Asian markets were mixed on Thursday as investors tried to gauge the impact from the sweeping tax reform plan unveiled by President Donald Trump while geopolitical tensions surrounding North Korea kept risk sentiment in check.
Japan’s Nikkei rose 0.5 percent to 20,363.11 and Australia’s S&P/ASX 200 added 0.1 percent to 5,670.40. In South Korea, Kospi finished flat at 2,373.14. But Hong Kong’s Hang Seng index slipped 0.3 percent to 27,560.31 and China’s Shanghai Composite Index fell 0.2 percent to 3,338.70. Stocks in Southeast Asia were mixed.
Trump and congressional Republicans proposed a $5 trillion tax plan on Wednesday as a much-needed relief for the middle class and a boost for the economy. The proposal would deeply cut taxes for corporations from the current 35 percent to 25 percent and simplify the tax system while nearly doubling the standard deduction used by most Americans. The plan was widely expected by investors but with negotiations ahead, the final picture of the tax plan is unclear.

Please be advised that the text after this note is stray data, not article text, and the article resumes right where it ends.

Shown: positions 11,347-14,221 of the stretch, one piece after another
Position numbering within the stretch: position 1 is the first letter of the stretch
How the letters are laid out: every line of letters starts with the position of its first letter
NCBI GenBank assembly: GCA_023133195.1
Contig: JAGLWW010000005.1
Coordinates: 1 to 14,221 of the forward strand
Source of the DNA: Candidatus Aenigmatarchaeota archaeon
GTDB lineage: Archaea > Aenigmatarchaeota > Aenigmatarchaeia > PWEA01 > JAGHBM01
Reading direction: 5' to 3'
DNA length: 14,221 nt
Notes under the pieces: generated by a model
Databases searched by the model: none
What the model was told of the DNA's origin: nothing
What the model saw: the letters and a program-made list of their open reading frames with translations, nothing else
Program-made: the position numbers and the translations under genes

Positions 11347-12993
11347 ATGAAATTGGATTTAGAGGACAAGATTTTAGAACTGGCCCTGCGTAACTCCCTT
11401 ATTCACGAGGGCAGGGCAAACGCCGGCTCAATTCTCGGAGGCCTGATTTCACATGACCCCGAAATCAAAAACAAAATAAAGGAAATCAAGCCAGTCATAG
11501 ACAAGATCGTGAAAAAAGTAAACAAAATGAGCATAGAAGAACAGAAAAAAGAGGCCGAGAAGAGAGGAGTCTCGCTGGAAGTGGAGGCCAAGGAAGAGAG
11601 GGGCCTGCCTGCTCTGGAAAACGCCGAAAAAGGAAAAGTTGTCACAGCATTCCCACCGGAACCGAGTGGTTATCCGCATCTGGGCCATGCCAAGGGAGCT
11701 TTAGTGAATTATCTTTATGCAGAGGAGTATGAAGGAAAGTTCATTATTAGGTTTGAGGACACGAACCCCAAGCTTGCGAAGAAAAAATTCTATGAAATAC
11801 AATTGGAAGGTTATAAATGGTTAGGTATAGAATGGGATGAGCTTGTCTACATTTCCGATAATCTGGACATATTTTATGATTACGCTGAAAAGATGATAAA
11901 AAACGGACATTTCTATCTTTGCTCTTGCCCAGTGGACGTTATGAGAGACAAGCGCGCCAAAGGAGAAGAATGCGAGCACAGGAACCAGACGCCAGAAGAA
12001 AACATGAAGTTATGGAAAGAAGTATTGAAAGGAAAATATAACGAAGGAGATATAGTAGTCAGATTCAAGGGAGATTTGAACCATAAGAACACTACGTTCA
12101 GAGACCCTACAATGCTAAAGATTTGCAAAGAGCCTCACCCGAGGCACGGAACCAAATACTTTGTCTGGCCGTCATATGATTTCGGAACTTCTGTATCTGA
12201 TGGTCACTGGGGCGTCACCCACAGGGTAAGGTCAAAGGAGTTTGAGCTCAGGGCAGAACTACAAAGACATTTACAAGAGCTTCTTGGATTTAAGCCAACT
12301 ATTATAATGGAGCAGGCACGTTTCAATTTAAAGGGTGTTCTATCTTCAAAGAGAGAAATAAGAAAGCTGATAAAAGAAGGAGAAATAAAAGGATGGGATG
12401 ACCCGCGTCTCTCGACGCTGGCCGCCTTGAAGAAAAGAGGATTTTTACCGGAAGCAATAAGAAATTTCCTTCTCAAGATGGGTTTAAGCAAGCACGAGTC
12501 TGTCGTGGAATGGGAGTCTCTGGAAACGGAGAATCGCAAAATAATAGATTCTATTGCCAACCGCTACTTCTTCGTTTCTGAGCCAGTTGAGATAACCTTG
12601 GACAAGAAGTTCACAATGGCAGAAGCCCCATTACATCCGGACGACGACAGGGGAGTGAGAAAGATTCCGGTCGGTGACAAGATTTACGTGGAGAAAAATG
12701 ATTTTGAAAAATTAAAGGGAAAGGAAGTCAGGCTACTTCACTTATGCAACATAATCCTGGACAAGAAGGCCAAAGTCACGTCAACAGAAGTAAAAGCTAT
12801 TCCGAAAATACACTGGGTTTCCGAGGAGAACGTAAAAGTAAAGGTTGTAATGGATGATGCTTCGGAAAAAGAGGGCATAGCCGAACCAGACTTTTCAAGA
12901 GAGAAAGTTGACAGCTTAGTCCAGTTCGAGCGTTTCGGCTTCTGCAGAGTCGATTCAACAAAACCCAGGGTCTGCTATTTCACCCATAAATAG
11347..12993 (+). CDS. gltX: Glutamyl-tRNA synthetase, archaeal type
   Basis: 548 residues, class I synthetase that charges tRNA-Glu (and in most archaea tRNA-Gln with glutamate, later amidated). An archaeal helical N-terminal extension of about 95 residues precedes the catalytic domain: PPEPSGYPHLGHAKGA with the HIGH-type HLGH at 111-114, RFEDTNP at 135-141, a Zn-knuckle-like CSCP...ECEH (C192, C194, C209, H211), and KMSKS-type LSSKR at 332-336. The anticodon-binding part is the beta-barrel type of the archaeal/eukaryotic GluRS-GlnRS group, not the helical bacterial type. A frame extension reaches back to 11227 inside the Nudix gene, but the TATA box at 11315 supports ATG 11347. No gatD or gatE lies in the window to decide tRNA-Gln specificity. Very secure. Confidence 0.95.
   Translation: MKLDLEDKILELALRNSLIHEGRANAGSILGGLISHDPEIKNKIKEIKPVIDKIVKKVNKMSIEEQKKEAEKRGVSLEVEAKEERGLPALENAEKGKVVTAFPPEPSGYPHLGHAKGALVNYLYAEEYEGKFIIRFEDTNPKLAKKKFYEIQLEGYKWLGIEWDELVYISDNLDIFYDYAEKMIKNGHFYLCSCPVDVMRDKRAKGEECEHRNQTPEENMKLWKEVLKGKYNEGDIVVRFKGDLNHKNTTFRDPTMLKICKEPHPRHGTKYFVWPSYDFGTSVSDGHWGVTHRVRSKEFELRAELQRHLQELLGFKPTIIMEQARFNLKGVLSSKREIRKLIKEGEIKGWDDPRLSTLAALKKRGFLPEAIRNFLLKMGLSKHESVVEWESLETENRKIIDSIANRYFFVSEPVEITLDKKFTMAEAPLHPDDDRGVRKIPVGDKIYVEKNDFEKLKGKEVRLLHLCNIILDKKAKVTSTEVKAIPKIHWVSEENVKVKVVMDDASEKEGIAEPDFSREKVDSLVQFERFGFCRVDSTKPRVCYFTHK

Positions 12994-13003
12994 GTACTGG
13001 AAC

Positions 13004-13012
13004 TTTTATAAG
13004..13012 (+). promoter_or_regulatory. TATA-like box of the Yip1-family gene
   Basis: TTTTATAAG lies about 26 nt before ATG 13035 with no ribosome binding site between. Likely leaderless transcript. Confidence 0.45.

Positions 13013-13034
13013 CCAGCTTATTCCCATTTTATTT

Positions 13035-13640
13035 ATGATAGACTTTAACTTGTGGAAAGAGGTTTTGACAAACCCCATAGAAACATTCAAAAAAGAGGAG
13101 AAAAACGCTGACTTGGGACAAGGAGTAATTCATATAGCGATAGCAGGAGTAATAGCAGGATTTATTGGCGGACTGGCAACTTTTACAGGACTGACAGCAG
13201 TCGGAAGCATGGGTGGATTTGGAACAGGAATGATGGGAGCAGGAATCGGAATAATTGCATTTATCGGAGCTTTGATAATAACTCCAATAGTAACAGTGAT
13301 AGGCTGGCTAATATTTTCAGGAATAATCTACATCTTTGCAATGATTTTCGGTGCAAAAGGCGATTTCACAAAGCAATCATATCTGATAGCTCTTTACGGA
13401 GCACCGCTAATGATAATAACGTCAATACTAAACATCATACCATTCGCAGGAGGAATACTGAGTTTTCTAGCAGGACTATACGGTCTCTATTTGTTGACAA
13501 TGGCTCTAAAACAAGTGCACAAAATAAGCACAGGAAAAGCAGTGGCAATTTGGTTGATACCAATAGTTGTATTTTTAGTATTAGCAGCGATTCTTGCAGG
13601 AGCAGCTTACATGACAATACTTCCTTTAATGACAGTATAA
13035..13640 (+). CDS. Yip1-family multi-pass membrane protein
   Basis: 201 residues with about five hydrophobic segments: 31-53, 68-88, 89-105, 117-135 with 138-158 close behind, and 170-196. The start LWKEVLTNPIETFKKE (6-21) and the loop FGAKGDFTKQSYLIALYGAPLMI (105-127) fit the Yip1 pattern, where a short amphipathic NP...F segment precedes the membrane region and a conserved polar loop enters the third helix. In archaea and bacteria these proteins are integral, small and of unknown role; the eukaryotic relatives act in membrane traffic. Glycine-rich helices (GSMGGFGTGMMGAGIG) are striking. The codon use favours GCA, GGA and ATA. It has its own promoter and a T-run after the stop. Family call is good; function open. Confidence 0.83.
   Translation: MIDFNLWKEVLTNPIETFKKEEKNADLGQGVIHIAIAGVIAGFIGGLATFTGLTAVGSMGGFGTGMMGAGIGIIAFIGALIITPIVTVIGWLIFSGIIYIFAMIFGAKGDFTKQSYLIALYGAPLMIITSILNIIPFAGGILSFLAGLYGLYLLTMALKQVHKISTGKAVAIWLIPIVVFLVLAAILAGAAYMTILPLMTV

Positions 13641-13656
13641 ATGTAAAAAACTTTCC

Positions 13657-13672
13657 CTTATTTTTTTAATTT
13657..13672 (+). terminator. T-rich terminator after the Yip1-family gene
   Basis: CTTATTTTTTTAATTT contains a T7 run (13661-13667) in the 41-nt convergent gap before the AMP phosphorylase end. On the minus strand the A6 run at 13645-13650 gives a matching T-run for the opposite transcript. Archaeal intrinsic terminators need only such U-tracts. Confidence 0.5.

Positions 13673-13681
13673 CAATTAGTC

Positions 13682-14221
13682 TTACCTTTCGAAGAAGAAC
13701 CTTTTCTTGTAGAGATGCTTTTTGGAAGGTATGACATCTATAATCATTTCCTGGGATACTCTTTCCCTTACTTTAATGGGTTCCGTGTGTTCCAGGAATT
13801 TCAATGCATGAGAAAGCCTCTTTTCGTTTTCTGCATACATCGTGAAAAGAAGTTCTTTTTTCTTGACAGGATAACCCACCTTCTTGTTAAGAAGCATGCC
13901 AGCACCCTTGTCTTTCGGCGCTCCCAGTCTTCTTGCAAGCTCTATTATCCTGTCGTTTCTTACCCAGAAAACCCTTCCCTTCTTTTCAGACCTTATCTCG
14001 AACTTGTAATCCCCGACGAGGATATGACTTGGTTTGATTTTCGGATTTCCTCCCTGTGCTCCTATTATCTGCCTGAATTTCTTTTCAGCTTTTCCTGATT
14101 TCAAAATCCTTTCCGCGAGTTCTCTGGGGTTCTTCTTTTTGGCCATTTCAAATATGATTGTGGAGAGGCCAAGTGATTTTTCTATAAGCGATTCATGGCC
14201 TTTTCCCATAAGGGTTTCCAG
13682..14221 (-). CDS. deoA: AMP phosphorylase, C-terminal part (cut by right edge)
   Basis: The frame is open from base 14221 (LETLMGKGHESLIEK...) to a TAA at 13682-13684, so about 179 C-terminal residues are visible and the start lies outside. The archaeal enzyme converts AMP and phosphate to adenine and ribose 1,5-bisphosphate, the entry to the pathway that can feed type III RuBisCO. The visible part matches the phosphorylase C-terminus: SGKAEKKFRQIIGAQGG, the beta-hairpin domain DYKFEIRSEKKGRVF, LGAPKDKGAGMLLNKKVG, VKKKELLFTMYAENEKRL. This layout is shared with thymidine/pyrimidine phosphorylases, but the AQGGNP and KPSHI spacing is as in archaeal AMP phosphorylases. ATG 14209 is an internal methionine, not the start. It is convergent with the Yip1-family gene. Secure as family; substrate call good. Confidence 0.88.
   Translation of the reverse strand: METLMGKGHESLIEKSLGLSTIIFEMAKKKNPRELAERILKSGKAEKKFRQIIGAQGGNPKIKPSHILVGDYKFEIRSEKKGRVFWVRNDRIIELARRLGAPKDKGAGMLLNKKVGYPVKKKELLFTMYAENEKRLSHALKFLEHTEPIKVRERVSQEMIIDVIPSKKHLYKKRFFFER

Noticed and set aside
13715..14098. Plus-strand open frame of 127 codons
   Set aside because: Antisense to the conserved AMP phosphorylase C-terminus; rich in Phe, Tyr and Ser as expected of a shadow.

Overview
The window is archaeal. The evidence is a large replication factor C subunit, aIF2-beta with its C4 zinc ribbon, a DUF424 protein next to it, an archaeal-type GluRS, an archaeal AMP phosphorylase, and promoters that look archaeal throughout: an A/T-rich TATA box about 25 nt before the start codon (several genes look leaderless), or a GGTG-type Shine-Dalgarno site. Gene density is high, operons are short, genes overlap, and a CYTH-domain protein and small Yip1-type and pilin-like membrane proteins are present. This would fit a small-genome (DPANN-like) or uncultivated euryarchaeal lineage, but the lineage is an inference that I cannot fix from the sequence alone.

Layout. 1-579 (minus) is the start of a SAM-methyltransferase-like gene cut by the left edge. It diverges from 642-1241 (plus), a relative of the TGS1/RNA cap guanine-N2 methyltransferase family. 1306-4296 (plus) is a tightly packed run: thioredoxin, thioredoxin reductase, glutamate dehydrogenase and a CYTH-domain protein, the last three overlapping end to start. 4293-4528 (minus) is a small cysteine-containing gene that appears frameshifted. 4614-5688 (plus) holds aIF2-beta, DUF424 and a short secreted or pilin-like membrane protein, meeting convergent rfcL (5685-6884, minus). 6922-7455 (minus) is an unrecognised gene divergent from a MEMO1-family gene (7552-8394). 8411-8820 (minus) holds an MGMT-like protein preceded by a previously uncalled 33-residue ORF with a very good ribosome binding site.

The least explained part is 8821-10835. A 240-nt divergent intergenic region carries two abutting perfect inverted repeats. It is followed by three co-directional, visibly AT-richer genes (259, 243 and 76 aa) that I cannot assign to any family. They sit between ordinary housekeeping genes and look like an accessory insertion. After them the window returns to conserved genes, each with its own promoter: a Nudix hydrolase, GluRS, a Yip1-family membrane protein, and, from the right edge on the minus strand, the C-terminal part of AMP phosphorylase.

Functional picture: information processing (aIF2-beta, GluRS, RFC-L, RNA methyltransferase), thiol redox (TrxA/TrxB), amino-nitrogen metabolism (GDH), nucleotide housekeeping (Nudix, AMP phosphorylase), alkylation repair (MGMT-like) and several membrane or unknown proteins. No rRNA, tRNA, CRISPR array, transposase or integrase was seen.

“While the impact from the new framework on Asian markets remains debatable with repatriation of offshore earnings one to expect, investors will likely look to the improvement it may bring to U.S. companies and in turn the stock market in the near term,” said Jingyi Pan, a market strategist at IG in Singapore.
U.S. stock markets finished higher on Wednesday. The Standard & Poor’s 500 index added 10.20 points, or 0.4 percent, to 2,507.04. The Dow Jones industrial average rose 56.39 points, or 0.3 percent, to 22,340.71. The Nasdaq composite leaped 73.10 points, or 1.1 percent, to 6,453.26. The Russell 2000 did even better and continued to set records. It gained 27.95 points, or 1.9 percent, to 1,484.81.
Benchmark U.S. crude fell 22 cents to $51.92 per barrel on the New York Mercantile Exchange. The contract added 26 cents to close at $52.14 a barrel on Wednesday. Brent crude, the standard for international oil prices, lost 35 cents to $57.22 per barrel in London.